Discussing
Whatever happened to the stem cell debate?

Michelle Crotwell Kirtley

Melayton
December 12, 2011

This is the topic that I personally have struggled with. There are some hefty philosophical and theological questions involved here. Three that spring to mind, along with my (very provisional!) position on each:<br><br>&lt;ol&gt;&lt;li&gt;<b>Is a human clone distinct from the person who donated the source cells?</b> Human life is usually recognized as a new thing, a combination that did not exist beforehand, and since it is fundamentally human (if it is; not touching that question when I'm still loopy from decongestants!), the embryo is treated with the respect owed all humans.<br><br>But is a clone a unique human? What makes it different from, say, hair clippings or exfoliated skin cells? Okay, bad example, because those cells are dead, but what if you took my white blood cells, encouraged them to reproduce in a lab environment and then reintroduced them into my body? We don't necessarily think you are killing a person, though the cells are genetically human, there.&lt;/li&gt;<br><br>&lt;li&gt;<b>Does an embyro (cloned or otherwise) truly exhibit the image of God?</b> The Latin root <i>imago</i> (can't speak for Hebrew, unfortunately) has the connotation of characteristics - traits actually possessed, not traits you will express at some point in the future. Mature humans have this, but it's not all that clear to me that immature humans (certainly clumps of embryonic, genetically-human cells) can be said to bear God's image, in the same way a mature, decision-making human would - just because they don't have any of the <i>traits</i> we associate with the <i>imago dei</i>.&lt;/li&gt;<br><br>&lt;li&gt;<b>Does an embryonic clone truly have the potential to become human?</b> One way of answering the point above is that embryos have the potential to bear the image of God, even if they can't at their current point of evolution. No special miracle or evolutionary step forward necessary. Even if that's a fair point for most embryos - you know, naturally-conceived ones, or those resulting from IVF - I'm not sure it is for clones. As I understand it, the laboratory setup takes great pains to make sure the embryo will <i>never</i> develop past a certain level. And even if not for the lab safeguards, I know in other species they've shown that clones - not for stemcells but actually trying to produce organisms - only lived a few years. I suspect a strong case could be made that, at least right now, a clone that was allowed to mature wouldn't ever be able to exhibit those characteristics we connect to <i>imago dei</i>.&lt;/li&gt;&lt;/ol&gt;<br><br>These are very provisional answers, and I suspect that others could answer them better than I can. But I suspect that a Christian could make a very good case that embryonic cloning should be supported, even working within a framework of Christian ethics.<br><br>That said, I think you're absolutely right about the proper respect we need to have for science, and the need to regulate it. I think those factors need to be there before we can even have a meaningful discussion on the kind of questions I raise. If you believe science is a danger to faith, why risk getting into these dangerous (but oh-so-important) metaphysical questions about the proper use of it?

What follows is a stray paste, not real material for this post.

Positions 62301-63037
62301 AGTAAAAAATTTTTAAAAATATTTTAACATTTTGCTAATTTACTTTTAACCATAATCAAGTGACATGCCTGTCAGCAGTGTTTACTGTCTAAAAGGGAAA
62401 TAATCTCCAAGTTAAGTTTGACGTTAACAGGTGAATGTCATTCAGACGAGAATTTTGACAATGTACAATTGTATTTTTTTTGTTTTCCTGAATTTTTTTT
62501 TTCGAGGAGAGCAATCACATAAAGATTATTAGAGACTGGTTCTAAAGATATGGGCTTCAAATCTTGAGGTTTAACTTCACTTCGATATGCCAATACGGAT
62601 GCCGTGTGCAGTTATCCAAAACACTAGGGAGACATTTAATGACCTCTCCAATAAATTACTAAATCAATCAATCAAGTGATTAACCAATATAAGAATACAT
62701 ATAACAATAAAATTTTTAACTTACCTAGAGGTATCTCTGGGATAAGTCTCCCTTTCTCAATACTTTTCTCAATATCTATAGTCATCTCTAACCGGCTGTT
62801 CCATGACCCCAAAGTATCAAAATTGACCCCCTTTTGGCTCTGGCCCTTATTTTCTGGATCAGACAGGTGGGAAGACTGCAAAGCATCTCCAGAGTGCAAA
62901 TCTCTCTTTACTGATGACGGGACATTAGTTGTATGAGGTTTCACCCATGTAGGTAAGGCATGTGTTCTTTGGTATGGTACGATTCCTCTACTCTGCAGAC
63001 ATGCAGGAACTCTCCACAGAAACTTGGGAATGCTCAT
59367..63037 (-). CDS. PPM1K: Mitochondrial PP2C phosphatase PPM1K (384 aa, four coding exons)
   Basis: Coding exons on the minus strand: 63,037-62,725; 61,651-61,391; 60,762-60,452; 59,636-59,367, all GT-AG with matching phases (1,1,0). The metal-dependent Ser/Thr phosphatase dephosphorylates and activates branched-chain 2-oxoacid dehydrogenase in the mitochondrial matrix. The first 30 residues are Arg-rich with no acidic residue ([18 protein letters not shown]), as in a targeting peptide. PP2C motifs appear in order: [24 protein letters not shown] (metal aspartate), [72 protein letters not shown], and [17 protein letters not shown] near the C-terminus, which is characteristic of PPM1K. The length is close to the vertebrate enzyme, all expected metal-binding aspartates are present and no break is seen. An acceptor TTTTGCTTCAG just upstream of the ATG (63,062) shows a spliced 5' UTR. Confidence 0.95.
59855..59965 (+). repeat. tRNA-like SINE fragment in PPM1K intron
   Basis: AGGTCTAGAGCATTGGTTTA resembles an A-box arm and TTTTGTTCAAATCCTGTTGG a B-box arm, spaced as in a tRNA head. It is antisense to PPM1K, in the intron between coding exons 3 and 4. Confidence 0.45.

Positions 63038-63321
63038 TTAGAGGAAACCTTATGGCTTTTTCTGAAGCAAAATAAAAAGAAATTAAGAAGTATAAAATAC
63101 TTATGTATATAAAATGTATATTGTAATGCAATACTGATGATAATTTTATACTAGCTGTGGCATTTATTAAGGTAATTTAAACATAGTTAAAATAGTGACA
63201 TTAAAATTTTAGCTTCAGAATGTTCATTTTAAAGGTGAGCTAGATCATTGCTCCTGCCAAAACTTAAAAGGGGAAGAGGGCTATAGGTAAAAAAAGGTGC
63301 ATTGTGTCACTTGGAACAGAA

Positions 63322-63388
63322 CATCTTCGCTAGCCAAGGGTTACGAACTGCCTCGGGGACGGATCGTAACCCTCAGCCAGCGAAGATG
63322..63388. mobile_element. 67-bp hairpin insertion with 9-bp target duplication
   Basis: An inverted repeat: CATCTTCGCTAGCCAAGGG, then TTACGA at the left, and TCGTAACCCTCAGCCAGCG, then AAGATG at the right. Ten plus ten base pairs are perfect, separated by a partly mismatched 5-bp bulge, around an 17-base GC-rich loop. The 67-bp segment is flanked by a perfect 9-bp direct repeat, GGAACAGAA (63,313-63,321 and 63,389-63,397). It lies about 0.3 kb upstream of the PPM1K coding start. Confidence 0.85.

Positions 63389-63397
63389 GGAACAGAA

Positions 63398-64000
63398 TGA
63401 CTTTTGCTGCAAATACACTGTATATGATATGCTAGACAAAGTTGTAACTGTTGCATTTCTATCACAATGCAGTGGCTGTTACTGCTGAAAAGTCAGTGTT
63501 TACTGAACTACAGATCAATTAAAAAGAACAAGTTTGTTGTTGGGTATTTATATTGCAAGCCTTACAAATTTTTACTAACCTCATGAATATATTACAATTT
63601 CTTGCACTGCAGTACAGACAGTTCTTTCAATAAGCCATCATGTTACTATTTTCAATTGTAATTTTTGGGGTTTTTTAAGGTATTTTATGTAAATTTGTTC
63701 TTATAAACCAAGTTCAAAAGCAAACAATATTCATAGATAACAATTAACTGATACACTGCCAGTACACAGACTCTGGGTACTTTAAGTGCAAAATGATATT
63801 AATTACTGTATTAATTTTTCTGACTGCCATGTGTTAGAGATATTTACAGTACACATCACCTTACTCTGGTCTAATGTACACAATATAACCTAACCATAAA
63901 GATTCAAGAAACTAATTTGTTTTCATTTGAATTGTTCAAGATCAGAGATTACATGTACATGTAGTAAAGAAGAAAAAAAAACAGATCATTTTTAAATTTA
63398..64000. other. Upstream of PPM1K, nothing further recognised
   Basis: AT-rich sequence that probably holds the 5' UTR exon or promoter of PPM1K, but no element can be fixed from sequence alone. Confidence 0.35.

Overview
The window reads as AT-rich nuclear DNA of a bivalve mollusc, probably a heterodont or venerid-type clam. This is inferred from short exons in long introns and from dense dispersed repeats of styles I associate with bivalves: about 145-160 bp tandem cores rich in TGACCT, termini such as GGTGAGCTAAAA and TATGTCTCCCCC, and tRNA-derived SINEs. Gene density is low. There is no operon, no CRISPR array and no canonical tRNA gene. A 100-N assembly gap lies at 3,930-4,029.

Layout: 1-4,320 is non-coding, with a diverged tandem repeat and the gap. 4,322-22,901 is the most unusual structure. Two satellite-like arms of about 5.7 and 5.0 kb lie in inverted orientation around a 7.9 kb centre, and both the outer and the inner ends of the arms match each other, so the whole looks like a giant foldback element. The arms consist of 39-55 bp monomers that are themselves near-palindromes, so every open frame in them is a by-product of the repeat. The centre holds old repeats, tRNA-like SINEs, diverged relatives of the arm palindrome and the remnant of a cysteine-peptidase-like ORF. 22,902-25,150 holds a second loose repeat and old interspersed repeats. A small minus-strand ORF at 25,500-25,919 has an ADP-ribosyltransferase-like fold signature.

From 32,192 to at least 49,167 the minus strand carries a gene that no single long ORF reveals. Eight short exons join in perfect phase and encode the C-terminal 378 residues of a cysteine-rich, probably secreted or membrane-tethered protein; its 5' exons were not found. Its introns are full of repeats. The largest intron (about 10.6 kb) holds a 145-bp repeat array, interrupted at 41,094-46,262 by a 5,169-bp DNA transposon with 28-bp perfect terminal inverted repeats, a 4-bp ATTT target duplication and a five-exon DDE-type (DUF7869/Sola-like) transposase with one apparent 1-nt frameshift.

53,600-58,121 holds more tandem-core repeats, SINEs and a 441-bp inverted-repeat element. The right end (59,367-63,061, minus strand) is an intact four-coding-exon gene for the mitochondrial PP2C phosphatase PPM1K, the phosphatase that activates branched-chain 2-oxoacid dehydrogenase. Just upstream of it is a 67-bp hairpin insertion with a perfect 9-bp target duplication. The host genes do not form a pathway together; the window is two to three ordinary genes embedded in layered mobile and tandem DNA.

Mara
December 12, 2011